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My Oscar-prep viewing for the last week of February continued with Alfonso Cuaron’s Gravity. Of all of the nominees, I was probably (initially) most excited to see this one, since I’m a huge fan of Cuaron’s previous film, the wonderfully dystopic Children of Men. After waiting seven years for a follow-up, how would Gravity stack up? And did it really earn all ten of its Oscar nominations? Read on, gentle readers…read on.


As a boy, my twin loves (above and beyond anything else that I loved) were dinosaurs and outer space. If there was a book about the subject(s), I read it. if there was a show or movie, I watched it. I’ve always been fascinated by huge, open expanses but my inability to swim has always rendered the deep-sea about as terrifying as diving into an active volcano. Space, however, was a different story. As frightening as the notion of all of that vast emptiness was, I never ceased to be fascinated and drawn to it. As time went on and I got older, my former obsession with dinosaurs gradually faded into my childhood, although I remember being fairly agog when I first saw Jurassic Park in the theater. My obsession with space, however, has never waned. If anything, I find myself more fascinated by it now then I ever was: we truly live in a glorious time for anyone who’s ever wondered about what might be “up there,” since we seem to get word of astounding new galactic discoveries on a fairly regular basis. If there’s one thing me and my boyhood self would agree on, it’s this: outer space is pretty damn amazing.

Interestingly enough, however, my lifelong love of space hasn’t really translated into a love of sci-fi films. I’ve found many, over the years, that I really enjoy and a few that I even love: 2001; Alien; The Black Hole; Event Horizon, to name a few. For the most part, however, I’m not really drawn to the space shoot-em-ups of stuff like Star Wars or Battlestar Galactica. I’m much more interested in low-key, intellectual films like Moon, Europa Report, 2001 and Solaris. Part of the appeal of space, to me, has always been the inherent mystery of it: the best sci-fi films manage to preserve this sense of mystery while still giving something to thrill along to.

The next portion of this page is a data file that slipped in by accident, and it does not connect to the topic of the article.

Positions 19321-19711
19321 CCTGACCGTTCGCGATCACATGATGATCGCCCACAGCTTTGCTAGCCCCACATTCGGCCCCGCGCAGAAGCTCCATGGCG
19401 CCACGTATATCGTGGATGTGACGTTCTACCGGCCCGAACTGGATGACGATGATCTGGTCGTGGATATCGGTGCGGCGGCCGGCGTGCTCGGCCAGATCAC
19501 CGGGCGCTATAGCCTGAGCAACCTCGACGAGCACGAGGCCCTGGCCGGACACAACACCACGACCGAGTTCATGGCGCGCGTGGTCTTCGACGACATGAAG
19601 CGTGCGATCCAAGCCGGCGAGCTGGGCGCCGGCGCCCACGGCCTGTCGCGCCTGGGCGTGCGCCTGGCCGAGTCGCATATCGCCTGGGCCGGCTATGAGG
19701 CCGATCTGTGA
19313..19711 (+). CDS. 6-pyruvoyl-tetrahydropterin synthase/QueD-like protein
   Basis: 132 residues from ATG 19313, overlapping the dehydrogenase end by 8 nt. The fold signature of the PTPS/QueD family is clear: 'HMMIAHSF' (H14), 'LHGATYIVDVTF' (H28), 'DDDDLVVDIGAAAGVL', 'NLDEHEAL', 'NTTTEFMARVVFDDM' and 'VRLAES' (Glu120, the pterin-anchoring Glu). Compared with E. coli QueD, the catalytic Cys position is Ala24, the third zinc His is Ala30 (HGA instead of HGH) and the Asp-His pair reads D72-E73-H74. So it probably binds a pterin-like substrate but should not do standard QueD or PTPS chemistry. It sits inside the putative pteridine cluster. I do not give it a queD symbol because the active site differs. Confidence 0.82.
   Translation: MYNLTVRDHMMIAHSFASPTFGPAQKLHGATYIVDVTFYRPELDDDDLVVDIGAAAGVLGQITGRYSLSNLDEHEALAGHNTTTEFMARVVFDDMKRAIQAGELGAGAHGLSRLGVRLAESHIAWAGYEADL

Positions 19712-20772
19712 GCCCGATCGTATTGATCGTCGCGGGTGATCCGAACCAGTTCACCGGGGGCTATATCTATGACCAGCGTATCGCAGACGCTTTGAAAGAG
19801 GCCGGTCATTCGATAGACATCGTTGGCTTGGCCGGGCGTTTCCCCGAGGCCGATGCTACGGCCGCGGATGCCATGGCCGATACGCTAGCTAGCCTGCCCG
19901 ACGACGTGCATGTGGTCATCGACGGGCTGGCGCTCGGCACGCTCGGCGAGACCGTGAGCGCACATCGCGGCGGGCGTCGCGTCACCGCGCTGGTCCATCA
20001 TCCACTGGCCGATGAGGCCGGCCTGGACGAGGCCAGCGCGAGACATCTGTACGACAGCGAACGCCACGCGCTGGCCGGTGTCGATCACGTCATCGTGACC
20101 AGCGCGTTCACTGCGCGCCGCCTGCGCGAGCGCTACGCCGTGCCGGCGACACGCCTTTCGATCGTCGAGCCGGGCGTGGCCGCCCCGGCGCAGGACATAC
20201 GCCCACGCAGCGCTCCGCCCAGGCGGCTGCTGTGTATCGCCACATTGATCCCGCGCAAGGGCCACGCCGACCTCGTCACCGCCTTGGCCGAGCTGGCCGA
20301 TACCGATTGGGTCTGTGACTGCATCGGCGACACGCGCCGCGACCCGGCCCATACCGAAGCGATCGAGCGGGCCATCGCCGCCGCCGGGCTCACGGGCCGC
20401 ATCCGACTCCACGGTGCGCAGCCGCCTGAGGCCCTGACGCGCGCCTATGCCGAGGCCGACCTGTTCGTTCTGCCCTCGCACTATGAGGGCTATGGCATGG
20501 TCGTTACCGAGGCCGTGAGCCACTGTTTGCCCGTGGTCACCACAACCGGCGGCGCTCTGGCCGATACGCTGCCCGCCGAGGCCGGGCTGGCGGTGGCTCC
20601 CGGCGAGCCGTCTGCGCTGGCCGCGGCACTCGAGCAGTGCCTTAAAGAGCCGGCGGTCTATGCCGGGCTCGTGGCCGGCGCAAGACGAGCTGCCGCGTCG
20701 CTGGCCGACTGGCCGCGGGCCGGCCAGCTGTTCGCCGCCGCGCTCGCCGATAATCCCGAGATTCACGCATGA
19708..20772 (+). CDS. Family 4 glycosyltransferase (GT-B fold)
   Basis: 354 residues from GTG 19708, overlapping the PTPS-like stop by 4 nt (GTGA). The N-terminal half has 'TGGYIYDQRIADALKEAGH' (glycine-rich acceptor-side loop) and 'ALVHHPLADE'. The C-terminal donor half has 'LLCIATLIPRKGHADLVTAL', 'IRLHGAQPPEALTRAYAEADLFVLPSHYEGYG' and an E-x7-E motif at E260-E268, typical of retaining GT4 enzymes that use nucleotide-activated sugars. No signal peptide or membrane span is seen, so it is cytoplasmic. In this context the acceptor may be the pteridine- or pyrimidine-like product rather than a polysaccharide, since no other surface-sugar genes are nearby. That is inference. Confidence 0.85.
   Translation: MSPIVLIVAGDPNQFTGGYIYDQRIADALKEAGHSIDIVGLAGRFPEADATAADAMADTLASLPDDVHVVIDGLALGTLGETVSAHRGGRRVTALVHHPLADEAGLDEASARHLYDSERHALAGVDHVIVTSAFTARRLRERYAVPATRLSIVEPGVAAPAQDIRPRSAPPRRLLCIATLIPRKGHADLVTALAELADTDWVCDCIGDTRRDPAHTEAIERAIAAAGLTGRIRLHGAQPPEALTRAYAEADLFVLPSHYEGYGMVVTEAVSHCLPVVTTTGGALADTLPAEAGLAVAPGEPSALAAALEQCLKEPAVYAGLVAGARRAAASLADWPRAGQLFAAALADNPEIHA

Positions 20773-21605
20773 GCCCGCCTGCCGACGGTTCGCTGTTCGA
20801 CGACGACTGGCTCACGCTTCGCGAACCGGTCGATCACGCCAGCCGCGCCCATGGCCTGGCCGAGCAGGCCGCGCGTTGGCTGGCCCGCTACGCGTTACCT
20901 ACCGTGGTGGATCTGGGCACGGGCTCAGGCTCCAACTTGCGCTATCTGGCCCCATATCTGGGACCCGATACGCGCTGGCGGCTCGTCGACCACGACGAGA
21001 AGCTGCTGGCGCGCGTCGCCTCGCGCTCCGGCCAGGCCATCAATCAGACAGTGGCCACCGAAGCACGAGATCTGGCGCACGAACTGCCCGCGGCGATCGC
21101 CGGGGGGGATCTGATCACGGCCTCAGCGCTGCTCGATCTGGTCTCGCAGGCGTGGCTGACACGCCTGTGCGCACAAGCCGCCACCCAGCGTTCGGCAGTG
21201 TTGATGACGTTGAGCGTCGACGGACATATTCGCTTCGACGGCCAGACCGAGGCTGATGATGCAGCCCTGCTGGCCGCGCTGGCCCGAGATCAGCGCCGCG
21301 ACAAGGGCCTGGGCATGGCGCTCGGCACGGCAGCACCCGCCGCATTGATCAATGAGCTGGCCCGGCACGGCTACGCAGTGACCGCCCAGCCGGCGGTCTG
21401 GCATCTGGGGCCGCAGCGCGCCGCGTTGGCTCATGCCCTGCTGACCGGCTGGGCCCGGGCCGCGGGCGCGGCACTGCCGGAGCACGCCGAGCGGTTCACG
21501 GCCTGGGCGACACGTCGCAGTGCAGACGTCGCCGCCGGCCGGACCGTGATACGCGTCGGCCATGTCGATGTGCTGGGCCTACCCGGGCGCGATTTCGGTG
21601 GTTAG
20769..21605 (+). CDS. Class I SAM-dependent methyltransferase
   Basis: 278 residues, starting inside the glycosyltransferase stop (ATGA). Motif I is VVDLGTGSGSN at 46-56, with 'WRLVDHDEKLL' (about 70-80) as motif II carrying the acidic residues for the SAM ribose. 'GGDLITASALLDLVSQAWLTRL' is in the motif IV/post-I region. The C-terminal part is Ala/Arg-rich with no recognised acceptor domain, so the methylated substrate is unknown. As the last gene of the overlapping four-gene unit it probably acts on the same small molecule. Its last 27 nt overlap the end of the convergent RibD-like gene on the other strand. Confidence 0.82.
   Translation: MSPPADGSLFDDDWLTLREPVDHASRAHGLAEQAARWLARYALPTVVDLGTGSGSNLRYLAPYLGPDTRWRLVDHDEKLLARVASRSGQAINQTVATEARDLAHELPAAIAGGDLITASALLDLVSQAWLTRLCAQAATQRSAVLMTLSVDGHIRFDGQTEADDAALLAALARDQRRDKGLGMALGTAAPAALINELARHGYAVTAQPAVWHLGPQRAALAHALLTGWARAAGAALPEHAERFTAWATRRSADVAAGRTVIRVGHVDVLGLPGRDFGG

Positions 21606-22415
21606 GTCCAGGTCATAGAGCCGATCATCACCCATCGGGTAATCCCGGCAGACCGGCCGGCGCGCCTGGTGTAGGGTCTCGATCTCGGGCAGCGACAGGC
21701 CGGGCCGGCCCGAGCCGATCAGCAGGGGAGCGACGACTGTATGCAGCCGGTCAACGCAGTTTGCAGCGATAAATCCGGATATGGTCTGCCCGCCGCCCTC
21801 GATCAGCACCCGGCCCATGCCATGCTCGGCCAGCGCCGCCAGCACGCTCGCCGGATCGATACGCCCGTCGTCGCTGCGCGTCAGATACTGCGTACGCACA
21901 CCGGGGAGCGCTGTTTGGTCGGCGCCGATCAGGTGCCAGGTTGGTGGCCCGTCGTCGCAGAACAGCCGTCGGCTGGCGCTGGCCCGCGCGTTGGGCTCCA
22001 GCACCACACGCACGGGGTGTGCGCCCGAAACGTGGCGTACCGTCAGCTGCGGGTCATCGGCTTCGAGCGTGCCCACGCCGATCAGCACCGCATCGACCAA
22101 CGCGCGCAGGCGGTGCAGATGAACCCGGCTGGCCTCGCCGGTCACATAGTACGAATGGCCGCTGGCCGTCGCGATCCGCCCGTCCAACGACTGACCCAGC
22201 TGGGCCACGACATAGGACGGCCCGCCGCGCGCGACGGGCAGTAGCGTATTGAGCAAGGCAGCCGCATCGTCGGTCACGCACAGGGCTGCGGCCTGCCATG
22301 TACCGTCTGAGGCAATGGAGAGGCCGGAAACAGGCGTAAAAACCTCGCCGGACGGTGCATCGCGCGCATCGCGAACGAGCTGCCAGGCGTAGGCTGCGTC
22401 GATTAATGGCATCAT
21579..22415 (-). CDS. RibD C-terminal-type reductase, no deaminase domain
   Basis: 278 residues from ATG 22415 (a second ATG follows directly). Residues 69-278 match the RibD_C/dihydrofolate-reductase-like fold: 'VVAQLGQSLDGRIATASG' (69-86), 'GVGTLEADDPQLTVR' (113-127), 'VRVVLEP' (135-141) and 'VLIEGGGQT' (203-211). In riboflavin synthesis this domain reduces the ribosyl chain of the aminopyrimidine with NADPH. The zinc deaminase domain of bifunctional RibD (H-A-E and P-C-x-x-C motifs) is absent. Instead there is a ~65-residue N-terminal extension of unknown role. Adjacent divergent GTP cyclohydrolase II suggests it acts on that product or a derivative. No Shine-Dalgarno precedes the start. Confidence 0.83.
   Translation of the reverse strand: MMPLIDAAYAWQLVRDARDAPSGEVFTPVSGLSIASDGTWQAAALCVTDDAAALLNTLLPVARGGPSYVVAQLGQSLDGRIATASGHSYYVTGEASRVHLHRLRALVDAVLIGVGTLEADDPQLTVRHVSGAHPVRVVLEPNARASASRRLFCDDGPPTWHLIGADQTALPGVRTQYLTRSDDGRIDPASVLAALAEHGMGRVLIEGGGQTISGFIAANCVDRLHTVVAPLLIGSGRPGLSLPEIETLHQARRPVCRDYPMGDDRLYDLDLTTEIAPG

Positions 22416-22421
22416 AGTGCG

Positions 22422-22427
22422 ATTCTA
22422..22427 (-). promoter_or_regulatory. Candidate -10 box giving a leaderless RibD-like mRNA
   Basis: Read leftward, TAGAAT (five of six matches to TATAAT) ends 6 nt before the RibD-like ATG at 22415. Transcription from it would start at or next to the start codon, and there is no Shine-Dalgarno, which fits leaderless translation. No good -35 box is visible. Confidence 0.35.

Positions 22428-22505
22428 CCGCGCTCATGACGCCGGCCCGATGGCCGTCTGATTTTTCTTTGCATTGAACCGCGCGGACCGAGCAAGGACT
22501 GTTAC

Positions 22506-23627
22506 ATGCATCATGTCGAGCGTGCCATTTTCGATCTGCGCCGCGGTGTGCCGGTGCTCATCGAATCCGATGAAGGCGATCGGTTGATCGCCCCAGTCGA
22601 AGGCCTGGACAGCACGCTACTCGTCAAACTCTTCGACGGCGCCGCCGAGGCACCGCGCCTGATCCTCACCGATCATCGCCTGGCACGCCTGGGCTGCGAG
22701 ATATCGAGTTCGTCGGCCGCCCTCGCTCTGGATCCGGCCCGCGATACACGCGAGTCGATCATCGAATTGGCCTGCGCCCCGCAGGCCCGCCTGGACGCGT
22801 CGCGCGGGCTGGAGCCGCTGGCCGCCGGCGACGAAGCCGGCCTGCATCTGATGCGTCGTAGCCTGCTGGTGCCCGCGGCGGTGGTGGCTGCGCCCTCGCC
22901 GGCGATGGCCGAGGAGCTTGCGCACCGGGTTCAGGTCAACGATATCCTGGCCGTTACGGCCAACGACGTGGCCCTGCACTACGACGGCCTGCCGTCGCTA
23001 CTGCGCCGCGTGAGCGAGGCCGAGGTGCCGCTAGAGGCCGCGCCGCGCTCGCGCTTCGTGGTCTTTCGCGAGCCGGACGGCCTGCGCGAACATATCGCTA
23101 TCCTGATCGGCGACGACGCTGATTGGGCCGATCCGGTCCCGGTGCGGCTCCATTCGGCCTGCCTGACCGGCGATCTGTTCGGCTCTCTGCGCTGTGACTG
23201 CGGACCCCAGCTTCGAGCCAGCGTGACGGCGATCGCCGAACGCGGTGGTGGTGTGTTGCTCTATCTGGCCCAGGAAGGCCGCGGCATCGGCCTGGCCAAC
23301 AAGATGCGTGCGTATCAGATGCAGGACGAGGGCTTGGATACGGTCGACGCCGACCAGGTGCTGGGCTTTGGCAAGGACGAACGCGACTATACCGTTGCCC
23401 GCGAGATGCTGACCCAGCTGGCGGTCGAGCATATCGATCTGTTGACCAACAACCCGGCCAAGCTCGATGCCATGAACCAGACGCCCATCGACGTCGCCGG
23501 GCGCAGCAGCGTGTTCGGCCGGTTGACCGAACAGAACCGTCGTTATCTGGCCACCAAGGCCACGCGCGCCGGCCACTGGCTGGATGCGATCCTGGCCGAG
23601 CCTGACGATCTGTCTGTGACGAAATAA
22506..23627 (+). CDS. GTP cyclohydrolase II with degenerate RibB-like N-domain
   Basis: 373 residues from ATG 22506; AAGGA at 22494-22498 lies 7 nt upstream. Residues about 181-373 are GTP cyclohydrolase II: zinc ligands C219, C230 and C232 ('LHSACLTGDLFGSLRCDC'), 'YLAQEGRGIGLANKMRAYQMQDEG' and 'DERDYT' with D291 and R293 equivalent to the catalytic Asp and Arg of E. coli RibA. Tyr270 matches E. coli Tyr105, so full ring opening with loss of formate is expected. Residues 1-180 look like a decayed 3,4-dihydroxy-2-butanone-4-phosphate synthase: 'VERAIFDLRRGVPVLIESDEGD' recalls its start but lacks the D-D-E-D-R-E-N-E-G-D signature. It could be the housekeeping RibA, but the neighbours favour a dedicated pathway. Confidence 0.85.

Gravity could certainly be said to exist in the same company as the aforementioned “intelligent” sci-fi films, but it’s not quite the same thing. There is nothing lunk-headed or especially clumsy about the film but its heart is definitely more interested in action (sometimes so non-stop as to almost seem real-time) than it is in wonder or inquiry. There’s nothing wrong with this, mind you, but it immediately puts Gravity into a slightly different category and is one of the reasons why I couldn’t help but feel a little disappointed after the whole thing was over.

Story-wise, Gravity is simplicity itself: Ryan Stone (Sandra Bullock) and Matt Kowalski (George Clooney) are American astronauts on a routine spacewalk when disaster strikes. The Russians have accidentally bombed one of their own satellites, which has caused deadly space debris to travel into the Americans’ vicinity. Too late to avoid the bombardment, Stone and Kowalski find themselves adrift in space, no contact with Earth and only their connecting tether keeping them from spinning away into the vastness of forever. Using every ounce of their strength, courage and cautious optimism, the two must do everything they can to make it back home, lest the far reaches of space become their frigid tomb.

In a nutshell, that’s pretty much it: just slightly over 90 minutes of Bullock trying desperately to get back home. In many respects, Gravity and All Is Lost (Redford stuck at sea on a sinking sailboat) are kindred spirits. Both are claustrophobic, quick-paced thrill rides that feature one protagonist (it’s no spoiler to say that Bullock spends the majority of the film alone), almost no supporting characters or additional actors and minimal locations. While I heartily enjoyed Gravity, I’ll have to give the edge here to All Is Lost for one very important reason: it didn’t dilute its impact with unnecessary emotional baggage. In All Is Lost, we end up knowing as little about Redford’s character as possible: he doesn’t even get a name. This isn’t to say that there’s no character information whatsoever: through a few small, subtle scenes, we find out enough about Redford’s character (wife and kids back home, well-to-do older man) to become invested in his struggle. At no time, however, does the film wring unnecessary mileage out of the emotional beats: they’re just there to humanize the character.